On September 17, 2005, the first ever outdoor International Pop Festival in Beijing was held in Chaoyang Park, attracting nearly 10,000 people joining the music feast.
Now the annual festival, sponsored by Rock for China Entertainment Ltd. (RCE), has become one of the biggest outdoor music events in Asia and China's biggest pop music festival with increasing international participation.
The poster of Beijing Pop Festival 2007
This year's event to be held in Beijing's Chaoyang Park on September 8 and 9 has gone one better and features the biggest set of international headlines China has ever seen, including Nine Inch Nails, Public Enemy, The Ramones, New York Dolls, Suede and China's own rock legend Cui Jian.
The festival will be held on two stages in Chaoyang Park in eastern Beijing. Rock for China Entertainment is in charge of one stage and Hit FM of China Radio International hosts the other.
Headlining act Nine Inch Nails (NIN) is regarded one of the most innovative and influential bands of the past two decades. The band is essentially the one-man project of Trent Reznor, who will bring about 15 tonnes of equipment to the Beijing show.
Public Enemy (PE) is one of the world's most important rap groups and is celebrating its 20th anniversary this year. PE will close on Saturday night with a career spanning set.
PE's musical style and delivery have earned it millions of fans. Throughout its career, PE keeps blazing musical and technological trails with new songs and new media, pulling rap music into the future, all the while keeping its musical roots firmly intact.
The one-two punch of Chuck D and Flavor Flav has rocked the world.
The festival will also include two iconic punk artists. Marky Ramone is the longest serving drummer playing with the legendary group The Ramones and the only surviving member. He still tours the world to keep their legacy alive.
The other punk act is the New York Dolls, one of the very few punk acts to actually precede the Ramones.
As the only UK artist this year, Brett Anderson, the founder and voice of Suede, is back to Beijing.
The main stage will also feature Rize, who headlined the Japan portion of the Live Aid gig a few years ago.
Mumiy Troll, one of Russia's most popular acts, is also sure to be a highlight for Beijing's enormous Russian contingent.
In addition to the Western headliners, Cui Jian will lead the Chinese lineup.
It will be Cui's very first outdoor gig in Beijing.
Other Chinese bands include Xie Tian Xiao, Muma & Third Party, Brain Failure, Thin Man, The Honeys and Joyside.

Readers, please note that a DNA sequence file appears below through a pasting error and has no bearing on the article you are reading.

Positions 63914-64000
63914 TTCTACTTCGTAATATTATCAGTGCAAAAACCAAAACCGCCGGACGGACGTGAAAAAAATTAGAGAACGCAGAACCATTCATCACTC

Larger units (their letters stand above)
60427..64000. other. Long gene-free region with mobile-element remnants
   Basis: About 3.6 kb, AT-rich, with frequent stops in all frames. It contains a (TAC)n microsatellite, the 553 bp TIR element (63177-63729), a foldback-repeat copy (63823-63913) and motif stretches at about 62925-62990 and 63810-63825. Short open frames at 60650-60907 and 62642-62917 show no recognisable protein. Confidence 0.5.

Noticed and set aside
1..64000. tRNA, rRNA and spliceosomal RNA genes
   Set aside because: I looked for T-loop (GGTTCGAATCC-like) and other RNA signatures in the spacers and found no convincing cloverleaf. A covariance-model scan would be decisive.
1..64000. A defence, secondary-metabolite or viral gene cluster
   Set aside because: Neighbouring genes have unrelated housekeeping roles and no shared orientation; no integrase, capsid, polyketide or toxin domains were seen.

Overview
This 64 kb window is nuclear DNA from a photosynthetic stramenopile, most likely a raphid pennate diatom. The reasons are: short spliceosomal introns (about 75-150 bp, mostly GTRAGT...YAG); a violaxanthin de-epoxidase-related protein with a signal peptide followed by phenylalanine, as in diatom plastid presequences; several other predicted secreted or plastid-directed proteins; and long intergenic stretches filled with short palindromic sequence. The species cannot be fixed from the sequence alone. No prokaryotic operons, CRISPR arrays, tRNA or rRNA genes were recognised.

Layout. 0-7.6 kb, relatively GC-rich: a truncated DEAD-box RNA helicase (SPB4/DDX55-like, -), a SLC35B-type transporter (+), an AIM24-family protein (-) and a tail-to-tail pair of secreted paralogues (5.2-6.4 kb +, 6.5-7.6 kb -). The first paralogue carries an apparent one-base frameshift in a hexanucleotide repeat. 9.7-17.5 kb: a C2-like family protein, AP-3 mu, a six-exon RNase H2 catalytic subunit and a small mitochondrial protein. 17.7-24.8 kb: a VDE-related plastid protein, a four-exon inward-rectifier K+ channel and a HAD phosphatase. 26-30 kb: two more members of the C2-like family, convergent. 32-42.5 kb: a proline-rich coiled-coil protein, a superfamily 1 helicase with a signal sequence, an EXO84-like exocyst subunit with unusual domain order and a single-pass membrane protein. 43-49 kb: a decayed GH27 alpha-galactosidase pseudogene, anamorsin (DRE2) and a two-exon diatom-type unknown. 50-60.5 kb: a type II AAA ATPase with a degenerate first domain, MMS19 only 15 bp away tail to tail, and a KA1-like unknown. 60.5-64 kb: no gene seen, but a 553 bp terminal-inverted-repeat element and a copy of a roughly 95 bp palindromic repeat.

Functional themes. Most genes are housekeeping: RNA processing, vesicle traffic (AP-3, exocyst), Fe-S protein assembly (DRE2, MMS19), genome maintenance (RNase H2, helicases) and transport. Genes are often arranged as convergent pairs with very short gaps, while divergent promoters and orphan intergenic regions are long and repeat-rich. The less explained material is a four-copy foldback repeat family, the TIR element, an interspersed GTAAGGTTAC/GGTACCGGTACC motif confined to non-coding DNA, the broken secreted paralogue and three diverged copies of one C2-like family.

It is the second year that Xie plays at the Beijing Pop Festival. Last year, he was so hyped up he smashed his guitar on stage.
Acclaimed as "an amazing beautiful flower blooming in China's rock soil", Xie and his Cold Blooded Animals are considered a symbol of China's alternative rock.
Their music characterizes China's rock by fusing the energy of grunge, acid-rock and punk. The unique style and the violent voice that has become the band's signiture, has won praise from the Chinese music industry.
Between 2000 and 2002, the band played in many different countries. As a representative of Chinese rock, they took part in a series of international music festivals in Japan and the United States. The band has also been featured in Rolling Stone.
Muma is one of the most influential rock bands in China, and frontman Muma studied in art school for many years. He says painting polished his creative energy.
The debut album Muma was released in December 1998 under Modern Sky. It soon won great popularity all across the country. The keyboard player brought more colorful elements to their music. The third album Pudding Empire has become their most distinguished one.
Other local artists worth mentioning are a couple of D-22 bands, Joyside and The Scoff, two examples of China's rise in rock 'n' roll.
Addicted to New York Dolls and the Stooges, four guys formed the band Joyside in Beijing in March of 2001.
Three years later, they released the debut album Drunk is Beautiful. Then, Joyside took off on their first China tour. American director Kevin Fritz later made them subjects of the documentary Wasted Orient.
The poster of Beijing Pop Festival 2006
The poster of Beijing Pop Festival 2005
(China.org.cn September 6, 2007)